[USIPP] Ripple Effects

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Alfred Munzer was still a child when the Holocaust happened. His family had been scattered around all over Europe to save as many members as they can, and he had been passed around from one custody to another. Al and his family are Jewish, and by the logic of that era, that fact alone is a sin.

The Holocaust did not only affect people directly subjected to the incident. Al’s foster family, which are indonesians, are also exposed to the opression. They had to hide the fact that another boy was living with them and spend their days in fear of being exposed and killed. However scary the situation was, they decided to keep the boy and share his fate. It all comes back to our sense of humanity.

It is amazing how our conciousness and choices can affect people’s lives significantly. The foster family’s choice to keep Al made it possible for the little Jewish boy to grow up to be an established man. Aside from that, he spend every seconds of his day simpatizing with people who share the same fate as him, telling his stories, and promoting peace. Him being alive might even be the ripple that enables other Jewish people to bravely admit who they are in their communities now. And the kindness, it is still rippling.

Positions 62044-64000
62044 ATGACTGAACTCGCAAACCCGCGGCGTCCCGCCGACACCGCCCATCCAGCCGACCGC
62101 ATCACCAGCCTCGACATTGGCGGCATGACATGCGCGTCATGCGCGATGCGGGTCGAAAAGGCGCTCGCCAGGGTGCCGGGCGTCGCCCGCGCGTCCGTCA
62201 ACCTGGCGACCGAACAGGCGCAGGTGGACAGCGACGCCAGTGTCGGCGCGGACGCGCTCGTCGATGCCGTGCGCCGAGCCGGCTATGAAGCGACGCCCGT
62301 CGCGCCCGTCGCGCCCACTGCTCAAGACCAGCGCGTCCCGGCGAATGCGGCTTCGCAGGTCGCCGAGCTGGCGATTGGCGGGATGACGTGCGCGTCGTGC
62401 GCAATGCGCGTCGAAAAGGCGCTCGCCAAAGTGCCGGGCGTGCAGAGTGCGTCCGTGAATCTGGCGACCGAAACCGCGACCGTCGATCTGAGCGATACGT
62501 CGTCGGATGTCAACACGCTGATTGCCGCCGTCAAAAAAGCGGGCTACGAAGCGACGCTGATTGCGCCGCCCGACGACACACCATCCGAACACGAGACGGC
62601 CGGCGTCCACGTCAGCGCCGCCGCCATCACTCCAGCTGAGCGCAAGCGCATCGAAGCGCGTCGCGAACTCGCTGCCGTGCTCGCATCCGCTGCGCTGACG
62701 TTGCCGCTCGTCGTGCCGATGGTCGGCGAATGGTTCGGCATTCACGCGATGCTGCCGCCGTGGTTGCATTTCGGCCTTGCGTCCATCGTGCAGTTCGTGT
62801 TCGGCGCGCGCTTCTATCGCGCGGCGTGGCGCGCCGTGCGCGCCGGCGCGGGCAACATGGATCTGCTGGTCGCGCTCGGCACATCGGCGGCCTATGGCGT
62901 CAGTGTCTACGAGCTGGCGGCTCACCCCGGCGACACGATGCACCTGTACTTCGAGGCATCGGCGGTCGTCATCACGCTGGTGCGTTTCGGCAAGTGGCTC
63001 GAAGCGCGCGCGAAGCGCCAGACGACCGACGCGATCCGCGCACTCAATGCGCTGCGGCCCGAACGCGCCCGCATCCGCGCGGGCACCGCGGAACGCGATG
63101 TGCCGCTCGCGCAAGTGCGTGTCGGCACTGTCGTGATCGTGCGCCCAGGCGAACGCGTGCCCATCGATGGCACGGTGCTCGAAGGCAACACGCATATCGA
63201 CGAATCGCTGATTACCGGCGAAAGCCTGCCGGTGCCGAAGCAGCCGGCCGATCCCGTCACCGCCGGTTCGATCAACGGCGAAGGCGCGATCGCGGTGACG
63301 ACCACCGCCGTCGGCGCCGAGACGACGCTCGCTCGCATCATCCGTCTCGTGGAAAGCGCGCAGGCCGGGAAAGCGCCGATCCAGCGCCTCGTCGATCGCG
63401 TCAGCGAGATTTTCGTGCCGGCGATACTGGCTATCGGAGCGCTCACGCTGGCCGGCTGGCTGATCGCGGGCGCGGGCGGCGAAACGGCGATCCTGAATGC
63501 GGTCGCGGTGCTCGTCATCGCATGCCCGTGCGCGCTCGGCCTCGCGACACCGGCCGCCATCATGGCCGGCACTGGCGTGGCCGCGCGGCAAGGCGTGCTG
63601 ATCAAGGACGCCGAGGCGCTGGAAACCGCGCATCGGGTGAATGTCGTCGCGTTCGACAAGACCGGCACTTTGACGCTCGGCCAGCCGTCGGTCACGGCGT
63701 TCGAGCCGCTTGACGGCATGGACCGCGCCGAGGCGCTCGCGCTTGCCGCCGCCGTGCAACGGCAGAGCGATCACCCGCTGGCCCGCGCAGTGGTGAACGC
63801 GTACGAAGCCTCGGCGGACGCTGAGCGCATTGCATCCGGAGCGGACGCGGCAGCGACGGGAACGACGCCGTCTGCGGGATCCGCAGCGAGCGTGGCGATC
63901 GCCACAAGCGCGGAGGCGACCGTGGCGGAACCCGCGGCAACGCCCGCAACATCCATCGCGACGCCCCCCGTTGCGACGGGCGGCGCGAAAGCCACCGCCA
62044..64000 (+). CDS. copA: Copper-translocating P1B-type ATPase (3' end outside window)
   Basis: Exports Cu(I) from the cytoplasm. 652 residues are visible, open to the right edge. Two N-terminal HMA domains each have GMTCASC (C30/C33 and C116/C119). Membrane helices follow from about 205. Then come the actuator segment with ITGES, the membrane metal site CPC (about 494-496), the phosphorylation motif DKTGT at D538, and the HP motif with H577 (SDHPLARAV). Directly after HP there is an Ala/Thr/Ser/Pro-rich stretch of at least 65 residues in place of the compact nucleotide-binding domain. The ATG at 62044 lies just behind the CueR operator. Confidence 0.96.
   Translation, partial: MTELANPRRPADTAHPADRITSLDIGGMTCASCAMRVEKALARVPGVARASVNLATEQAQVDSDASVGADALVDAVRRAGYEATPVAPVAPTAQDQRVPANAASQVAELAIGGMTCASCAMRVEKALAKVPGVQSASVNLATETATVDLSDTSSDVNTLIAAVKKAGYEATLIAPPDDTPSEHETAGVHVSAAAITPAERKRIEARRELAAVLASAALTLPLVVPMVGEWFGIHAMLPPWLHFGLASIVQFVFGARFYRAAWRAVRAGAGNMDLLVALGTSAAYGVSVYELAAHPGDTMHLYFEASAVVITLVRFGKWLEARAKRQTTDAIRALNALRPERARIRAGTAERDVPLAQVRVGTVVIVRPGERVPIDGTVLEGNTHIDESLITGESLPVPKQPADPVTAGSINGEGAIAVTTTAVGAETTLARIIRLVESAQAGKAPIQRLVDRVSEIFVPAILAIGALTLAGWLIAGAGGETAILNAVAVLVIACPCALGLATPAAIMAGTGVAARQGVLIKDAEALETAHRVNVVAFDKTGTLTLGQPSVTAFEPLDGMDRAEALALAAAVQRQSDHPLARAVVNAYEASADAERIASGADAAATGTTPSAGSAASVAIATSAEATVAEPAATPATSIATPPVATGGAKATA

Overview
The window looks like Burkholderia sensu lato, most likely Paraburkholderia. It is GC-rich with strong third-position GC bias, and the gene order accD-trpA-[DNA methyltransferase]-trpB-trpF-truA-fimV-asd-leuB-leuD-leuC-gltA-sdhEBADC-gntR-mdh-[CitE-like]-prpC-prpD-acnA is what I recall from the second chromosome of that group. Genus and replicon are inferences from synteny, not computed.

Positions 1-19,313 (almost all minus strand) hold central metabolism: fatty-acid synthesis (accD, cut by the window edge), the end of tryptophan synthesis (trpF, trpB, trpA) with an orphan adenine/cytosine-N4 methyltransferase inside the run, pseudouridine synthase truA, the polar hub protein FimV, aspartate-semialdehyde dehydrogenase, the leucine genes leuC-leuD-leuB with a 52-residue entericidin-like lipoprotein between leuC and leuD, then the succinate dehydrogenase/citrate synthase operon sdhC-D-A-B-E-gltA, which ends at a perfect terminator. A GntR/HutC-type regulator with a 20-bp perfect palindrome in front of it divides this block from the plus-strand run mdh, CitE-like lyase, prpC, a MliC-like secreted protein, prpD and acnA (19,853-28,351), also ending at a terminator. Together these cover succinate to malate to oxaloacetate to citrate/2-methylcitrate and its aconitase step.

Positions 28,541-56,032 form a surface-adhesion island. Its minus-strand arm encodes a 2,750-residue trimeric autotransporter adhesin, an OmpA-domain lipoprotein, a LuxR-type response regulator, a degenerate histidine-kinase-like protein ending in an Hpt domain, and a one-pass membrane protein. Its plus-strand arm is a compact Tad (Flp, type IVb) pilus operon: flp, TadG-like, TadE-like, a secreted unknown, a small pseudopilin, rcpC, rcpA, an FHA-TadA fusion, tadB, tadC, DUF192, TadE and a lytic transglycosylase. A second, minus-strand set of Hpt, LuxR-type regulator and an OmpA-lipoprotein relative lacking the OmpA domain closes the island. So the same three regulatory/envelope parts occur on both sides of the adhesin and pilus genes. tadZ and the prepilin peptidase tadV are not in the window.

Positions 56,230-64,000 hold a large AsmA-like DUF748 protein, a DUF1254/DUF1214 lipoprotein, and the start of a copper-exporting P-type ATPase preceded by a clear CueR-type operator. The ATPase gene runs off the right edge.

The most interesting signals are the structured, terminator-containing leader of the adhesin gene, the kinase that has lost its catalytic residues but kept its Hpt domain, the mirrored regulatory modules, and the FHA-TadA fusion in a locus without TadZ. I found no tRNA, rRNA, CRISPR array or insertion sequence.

Alfred Munzer is Holocaust’s survivor, yet his story is not his own. It is the story of how a piece of goodwill can bring future towards many people, and that no boundaries, including races, religions, and other formed identity aspects can have stronger impact than a single choice. Be sure to make the best choice in every moment! 🙂

Lintang Cahyaningsih – Universitas Gadjah Mada


1 Comment

  1. […] Munzer, an Indonesian-raised Jew whom I had the pleasure to converse with during one of my USIPP discussions. Numerous Holocaust survivors are still trying to share the story and promote peace, keeping […]